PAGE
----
The Coming Forth of the Book of Mormon
- The Golden Plates and the Translation of the Records
That fall on September 22, 1827, Joseph Smith and Emma borrowed a horse and buggy and went to the hill where lay the records engraved on Gold plates. Joseph was given the records by the Angel Moroni, as well as the Urim and Thummim, two stones set in a bow which had been used by the ancient Israelite prophets for receiving revelations (see Exodus 28:30). The plates were each about as thin as rolled tin with characters engraved upon them. Witnesses described them as either gold or gold in appearance. They were connected by three rings and measured about six by six by eight inches thick.
Two-thirds of the record was sealed and Joseph never translated that portion. For the next few months he studied the records through the aid of the Urim and Thummim. He began the work of translation with Emma as his scribe.
News that Joseph had records inscribed on metal plates with the appearance of gold spread through the surrounding community, and many people attempted to get the plates from Joseph. Joseph was attacked several times and even shot at. Hyrum Smith, Joseph’s brother, made a wooden box in which to hide the plates and which could in turn be hidden under a loose stone in the fireplace or in barrels used for storing foodstuffs. Joseph was forced to move several times during the translation process.
Early on, a local farmer named Martin Harris, who was much older and well respected in the community, became interested in the record and helped Joseph as scribe during the early translation. Martin was curious, but also skeptical. Joseph Smith needed to find supporters, and so sought to convince Harris that the work was genuine. At length, Joseph copied some of the characters from the plates onto a piece of paper along with his initial translation. Harris went to Albany and New York City to show the characters and translation to various scholars hoping to confirm that the work was accurate.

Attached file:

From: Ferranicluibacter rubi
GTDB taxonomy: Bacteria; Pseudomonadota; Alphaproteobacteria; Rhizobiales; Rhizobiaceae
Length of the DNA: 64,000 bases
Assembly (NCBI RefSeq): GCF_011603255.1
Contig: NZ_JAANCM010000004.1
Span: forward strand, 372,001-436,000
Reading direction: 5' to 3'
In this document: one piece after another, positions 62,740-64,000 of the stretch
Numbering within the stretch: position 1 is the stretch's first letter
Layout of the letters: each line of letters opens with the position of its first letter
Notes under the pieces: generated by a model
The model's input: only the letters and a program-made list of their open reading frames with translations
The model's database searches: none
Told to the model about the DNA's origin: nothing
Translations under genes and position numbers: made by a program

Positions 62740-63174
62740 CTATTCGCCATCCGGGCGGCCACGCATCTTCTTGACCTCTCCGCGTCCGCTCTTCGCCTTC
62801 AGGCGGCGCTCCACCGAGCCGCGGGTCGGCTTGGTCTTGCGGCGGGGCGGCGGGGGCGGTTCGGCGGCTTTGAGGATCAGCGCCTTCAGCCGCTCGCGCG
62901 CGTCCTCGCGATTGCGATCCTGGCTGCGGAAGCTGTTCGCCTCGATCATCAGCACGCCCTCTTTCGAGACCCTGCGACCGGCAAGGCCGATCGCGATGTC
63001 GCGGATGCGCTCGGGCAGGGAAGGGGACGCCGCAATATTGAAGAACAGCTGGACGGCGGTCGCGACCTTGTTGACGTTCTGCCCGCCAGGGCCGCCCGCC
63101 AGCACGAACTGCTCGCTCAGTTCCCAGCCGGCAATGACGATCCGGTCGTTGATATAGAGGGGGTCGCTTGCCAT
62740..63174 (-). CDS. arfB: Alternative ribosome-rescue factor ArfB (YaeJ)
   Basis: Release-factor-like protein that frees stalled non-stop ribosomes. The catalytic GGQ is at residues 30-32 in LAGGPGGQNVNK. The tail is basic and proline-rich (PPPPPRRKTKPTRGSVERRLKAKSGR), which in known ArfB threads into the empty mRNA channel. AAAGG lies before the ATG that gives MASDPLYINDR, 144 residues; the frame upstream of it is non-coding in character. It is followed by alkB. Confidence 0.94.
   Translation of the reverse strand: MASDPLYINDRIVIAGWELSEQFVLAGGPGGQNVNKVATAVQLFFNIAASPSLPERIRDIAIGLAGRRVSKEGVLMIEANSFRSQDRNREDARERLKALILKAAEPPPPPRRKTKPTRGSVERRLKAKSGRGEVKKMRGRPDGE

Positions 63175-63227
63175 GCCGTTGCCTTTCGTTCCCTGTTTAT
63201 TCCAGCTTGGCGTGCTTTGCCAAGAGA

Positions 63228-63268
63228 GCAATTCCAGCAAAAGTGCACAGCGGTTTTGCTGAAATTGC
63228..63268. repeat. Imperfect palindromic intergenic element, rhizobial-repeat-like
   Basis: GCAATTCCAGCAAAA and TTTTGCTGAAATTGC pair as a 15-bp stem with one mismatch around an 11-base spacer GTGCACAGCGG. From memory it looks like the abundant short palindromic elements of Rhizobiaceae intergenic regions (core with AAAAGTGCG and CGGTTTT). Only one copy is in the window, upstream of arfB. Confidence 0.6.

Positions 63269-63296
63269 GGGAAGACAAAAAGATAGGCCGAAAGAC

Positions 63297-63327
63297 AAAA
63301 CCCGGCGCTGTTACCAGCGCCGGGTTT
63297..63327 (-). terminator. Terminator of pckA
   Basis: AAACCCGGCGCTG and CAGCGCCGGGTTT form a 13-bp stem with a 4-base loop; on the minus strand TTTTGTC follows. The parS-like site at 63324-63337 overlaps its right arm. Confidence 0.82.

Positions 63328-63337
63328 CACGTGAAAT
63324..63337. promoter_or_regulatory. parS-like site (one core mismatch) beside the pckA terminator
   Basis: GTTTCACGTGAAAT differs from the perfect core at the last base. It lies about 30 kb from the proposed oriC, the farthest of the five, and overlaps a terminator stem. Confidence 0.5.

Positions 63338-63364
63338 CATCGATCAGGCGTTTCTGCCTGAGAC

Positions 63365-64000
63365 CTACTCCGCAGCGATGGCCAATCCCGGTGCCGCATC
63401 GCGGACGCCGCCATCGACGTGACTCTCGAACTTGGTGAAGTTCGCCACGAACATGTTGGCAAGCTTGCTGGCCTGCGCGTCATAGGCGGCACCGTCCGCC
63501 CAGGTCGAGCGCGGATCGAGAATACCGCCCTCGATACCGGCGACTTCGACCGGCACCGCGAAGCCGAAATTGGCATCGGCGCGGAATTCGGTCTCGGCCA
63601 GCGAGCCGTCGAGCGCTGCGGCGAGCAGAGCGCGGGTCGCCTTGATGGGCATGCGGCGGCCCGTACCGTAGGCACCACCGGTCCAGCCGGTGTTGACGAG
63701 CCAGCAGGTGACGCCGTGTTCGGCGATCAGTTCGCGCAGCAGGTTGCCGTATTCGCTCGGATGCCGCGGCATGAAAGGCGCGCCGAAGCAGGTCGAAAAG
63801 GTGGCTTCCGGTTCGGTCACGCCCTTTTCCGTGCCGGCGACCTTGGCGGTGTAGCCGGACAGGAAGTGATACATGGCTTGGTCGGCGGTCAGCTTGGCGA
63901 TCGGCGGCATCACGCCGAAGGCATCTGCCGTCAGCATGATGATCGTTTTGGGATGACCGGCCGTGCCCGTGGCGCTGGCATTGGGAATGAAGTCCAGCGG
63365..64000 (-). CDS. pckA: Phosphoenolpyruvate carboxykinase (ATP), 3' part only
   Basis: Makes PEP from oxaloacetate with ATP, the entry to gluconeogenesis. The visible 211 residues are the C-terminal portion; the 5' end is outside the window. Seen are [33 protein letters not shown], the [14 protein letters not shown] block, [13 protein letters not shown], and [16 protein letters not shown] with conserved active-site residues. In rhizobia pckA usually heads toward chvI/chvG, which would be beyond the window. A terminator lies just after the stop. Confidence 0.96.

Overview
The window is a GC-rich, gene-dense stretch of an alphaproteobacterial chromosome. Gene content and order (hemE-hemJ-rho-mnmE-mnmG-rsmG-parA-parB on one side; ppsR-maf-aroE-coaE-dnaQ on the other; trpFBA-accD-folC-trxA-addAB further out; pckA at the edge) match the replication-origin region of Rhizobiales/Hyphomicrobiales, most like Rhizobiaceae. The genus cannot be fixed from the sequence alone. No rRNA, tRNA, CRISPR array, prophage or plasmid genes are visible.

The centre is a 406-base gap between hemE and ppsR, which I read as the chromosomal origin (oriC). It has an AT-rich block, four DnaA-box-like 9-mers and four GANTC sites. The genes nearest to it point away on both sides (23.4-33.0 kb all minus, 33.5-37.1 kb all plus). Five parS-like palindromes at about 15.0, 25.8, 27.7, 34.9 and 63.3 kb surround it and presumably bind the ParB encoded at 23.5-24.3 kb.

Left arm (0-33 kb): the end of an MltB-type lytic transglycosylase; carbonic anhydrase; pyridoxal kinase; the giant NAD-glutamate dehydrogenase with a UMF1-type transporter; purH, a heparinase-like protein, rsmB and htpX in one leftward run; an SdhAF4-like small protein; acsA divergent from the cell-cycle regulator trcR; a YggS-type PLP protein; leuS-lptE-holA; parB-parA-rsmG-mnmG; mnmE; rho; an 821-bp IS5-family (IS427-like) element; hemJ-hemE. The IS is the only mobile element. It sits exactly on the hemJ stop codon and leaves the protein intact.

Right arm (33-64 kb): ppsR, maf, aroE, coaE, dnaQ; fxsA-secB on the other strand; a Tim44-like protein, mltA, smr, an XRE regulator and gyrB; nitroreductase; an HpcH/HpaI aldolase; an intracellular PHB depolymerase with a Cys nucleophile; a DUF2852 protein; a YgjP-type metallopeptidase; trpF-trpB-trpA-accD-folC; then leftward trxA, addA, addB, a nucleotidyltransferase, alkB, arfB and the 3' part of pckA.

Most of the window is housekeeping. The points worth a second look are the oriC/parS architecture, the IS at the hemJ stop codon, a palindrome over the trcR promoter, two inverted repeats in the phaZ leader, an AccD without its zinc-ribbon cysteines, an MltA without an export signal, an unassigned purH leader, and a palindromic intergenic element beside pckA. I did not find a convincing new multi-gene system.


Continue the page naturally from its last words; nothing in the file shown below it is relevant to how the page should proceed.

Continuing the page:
Harris visited Charles Anthon at Columbia College (now University), to whom he showed the characters. The later accounts of Anthon and Harris do conflict somewhat, Harris asserting that Anthon confirmed the antiquity of the characters and the accuracy of the translation, while Anthon later claimed that he did not, but instead asked to see the book. When Harris replied that he could not bring the record because it was sealed, and after he told Anthon that an Angel of God had shown Joseph where the record was buried, Anthon rejected the whole affair and declared, “I cannot read a sealed book.” Whatever exactly happened, Harris became convinced of the truthfulness of the work Joseph Smith was undertaking and was even willing to support Joseph financially until the work was completed. The Mormons recognized this as a fulfillment of the prophecy made in Isaiah 29, where a book is delivered to the learned man who is unable to read it, and then given to an unlearned man who, by the power of God, can read it.
Harris’ wife, Lucy, however, needed more convincing. She became angry over the time Martin spent with Joseph and Martin’s willingness to give Joseph money when he needed it. In the summer of 1828, after translating 116 handwritten pages, Martin begged Joseph to let him show the translation to his wife so that she would know he was really working on something. Joseph prayed to the Lord about it and received from the Lord a definite “no,” but Martin was insistent. Twice more Joseph prayed to the Lord to let Martin borrow the writings. Finally, upon Joseph’s third request, the Lord said yes, but only if Martin swore an oath to show them only to a few designated persons. Martin agreed, and Joseph gave him the writings.